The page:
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CHAPTER II.

TEACHING OF LUTHER—

Bearing of Luther's personal experience on his teaching,

His commentary on the Epistle to the Galatians, -

How he sets forth the reality of Christ's bearing our sins, .

Luther's conception, 1st of the nature of Faith,

2nd of its results, . . . . . . .

His views of the difference between the Law and the Gospel, .

God's will as revealed in Christ the proper object of faith, .

Importance of the personal appropriation of the Atonement,

Nature and limits of Luther's teaching, -

CHAPTER III.

CALVINISM, AS TAUGHT BY DR. OWEN AND PRESIDENT

EDWARDS—

Characteristics of these two writers, . . . . . .
Their treatment of the subject contrasted with Luther's,
Results at which they arrived—

I. Limitation of the Atonement, - -

How they met objections to this doctrine, - - - -

(1) First objection and answers to it by Owen and Chalmers,

Consideration of these answers, - - - -

(2) Another objection taken by the present writer,

An arbitrary act cannot reveal character, . . . . . .

Contradiction between the faith of the head and the love of

the heart, . . . .

II. Substitution of a legal for a filial confidence,
Reasons for not being satisfied with this view,
The Son alone could reveal the Father,

24

26

CALVINISM, AS RECENTLY MODIFIED– PAGE

Four points of difference from the earlier Calvinism, 65

Other differences involved in these, - 66

Assumed advantages of this system, . . . . . . . . 66

The mental history of these writers commands our sympathy, . 68

Their conception of “rectoral justice,” . . . . . . . 68

Sense in which they hold that our sins were imputed to Christ, 71

Two points of coincidence with earlier Calvinism, - 71

Their analysis of the elements of Christ's sufferings, - 75

It does not accord with the penal character ascribed to them, 77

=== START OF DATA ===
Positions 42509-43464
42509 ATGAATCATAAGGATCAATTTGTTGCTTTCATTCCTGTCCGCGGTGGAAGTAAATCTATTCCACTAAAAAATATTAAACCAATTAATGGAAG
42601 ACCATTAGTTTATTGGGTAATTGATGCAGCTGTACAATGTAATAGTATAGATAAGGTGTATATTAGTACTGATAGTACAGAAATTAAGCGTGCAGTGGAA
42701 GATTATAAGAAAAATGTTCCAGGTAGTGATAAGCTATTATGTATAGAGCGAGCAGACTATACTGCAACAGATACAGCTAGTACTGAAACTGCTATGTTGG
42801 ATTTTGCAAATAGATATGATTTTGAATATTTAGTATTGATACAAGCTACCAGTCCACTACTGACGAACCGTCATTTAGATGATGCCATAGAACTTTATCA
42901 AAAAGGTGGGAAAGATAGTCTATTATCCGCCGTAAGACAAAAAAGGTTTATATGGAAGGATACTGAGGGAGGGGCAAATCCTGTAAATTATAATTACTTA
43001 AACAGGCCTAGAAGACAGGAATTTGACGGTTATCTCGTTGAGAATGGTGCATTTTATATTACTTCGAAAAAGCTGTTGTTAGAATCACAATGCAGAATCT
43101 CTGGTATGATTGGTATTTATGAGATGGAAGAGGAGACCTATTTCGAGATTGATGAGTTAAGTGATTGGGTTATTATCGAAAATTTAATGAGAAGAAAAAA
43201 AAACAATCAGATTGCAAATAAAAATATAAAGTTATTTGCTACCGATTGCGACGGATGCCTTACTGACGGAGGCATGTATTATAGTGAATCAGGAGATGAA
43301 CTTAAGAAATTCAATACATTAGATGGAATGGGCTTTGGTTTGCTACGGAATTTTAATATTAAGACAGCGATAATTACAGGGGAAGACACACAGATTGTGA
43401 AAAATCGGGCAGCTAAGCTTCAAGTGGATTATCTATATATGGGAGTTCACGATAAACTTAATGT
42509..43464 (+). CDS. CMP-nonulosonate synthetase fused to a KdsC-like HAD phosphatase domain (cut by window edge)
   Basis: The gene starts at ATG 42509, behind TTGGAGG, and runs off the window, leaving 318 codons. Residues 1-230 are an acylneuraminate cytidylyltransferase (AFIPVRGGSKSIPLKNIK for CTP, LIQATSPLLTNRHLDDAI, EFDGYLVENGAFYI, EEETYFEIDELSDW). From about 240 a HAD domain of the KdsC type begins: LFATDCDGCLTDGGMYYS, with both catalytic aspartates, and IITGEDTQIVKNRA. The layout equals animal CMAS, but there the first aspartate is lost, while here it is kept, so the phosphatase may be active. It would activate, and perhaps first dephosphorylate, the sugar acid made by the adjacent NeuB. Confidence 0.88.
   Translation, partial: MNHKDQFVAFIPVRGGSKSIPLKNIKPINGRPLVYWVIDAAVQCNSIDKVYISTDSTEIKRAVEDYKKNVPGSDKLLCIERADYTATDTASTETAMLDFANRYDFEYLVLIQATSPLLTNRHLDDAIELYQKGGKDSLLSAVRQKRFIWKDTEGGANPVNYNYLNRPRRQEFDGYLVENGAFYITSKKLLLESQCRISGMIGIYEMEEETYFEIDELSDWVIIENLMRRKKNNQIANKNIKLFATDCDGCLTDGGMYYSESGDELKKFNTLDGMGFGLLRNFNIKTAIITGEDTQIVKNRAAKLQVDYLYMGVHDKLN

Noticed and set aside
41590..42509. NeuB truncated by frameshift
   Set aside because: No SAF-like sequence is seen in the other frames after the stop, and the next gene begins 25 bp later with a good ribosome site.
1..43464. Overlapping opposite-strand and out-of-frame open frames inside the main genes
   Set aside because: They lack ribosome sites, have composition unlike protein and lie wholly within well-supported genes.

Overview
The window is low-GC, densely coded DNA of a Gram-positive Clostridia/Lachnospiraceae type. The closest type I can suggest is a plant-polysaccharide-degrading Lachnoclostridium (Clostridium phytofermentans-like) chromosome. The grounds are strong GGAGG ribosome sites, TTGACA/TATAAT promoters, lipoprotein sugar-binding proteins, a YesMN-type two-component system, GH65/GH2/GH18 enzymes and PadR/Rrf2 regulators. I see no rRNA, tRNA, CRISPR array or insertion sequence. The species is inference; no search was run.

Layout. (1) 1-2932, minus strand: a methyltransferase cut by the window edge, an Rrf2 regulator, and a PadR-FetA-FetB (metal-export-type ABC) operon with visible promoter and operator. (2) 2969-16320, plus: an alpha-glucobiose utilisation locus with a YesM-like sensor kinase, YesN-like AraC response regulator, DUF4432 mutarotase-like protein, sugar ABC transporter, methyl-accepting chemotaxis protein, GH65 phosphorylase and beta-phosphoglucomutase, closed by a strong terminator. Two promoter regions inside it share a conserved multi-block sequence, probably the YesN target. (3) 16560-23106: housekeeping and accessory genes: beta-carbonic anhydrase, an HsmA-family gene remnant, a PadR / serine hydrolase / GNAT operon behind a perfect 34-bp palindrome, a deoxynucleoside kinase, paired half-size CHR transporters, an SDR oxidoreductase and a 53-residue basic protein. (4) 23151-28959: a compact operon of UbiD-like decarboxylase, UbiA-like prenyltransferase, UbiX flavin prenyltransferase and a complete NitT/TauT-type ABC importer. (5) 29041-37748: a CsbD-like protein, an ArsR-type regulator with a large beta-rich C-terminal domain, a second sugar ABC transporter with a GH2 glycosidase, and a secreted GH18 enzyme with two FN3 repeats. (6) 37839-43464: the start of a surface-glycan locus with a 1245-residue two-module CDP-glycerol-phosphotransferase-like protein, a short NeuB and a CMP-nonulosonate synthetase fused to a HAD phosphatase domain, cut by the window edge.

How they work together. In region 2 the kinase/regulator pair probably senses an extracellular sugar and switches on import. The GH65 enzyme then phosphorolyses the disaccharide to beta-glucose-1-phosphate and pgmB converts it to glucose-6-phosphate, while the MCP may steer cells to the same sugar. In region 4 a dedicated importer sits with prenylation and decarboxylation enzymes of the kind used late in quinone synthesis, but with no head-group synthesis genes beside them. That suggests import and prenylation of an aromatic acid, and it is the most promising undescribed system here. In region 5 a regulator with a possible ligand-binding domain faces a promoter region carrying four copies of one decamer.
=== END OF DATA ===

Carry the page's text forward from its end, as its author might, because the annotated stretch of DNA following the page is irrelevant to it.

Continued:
Like the earlier Calvinists they think of the Atonement as

purely legal, . . . . . . . . . . . . . . . 78

Their view of the relation of the Atonement to justification by
faith, . . . . . . . . . . . . . . . . So

Their modification of the doctrine of imputation untenable, 83

Teaching of Edwards on this point, preferred to that of Payne, 84

Relation of faith to justification, not in truth arbitrary, 88

Reason for examining this system at length : its merits and

defects, . . . . . . . . . . . . . . . 92

The Atonement even imperfectly understood, a source of light, 94

Still we ought to desire a fuller apprehension of it, . - 97

CHAPTER V.

REASON FOR NOT RESTING IN THE CONCEPTION OF THE

NATURE OF THE ATONEMENT ON WHICH THESE SYSTEMS

PROCEED.—THE AtoneMENT to BE SEEN BY ITs own

LIGHT-

What was the atoning element in the sufferings of Christ? 99

The Calvinistic writers held that it was pain as pain, . . IO I

Was it not rather pain as a condition and form of horiness? . Io2

The staying of the plague by Phinehas affords us light, . IO3

Light to be sought not in types but in the antitype, . . . IOS

In the Epistle to the Hebrews we find the true method used, . Io/

Consideration of Heb. x. 4-10, Ps. xl. 7-II, and John xvii. 26, 107

Love to God and love to man, united in Christ, . . IO9
CHAPTER VI.

RETROSPECTIVE ASPECT OF THE ATONEMENT —

I. Christ's dealing with men on the part of God, . . II 2

Both joy and sorrow had a place in Christ's witness-bearing, I 13

Further illustration from Eph. ii. 14.—“Christ our peace,” 174-176

This peace first spiritual and then, as a consequence, legal, 177-179

An Atonement which is morally and spiritually adequate,
will of necessity be also legally adequate, . . . . . 18O
“He suffered, therefore I shall not suffer,”—this view con-
sidered, . . . . . . . . . . . . . . . I81

Reconciliation to “the Father of spirits” the essence of salvation, 181

We cannot too soon present the Father to awakened sinners, . 187

The outward course of Christ's life, now to be considered, . . 200
Christ's inward life developed through outward circumstances, 2 II

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CHAPTER XI.

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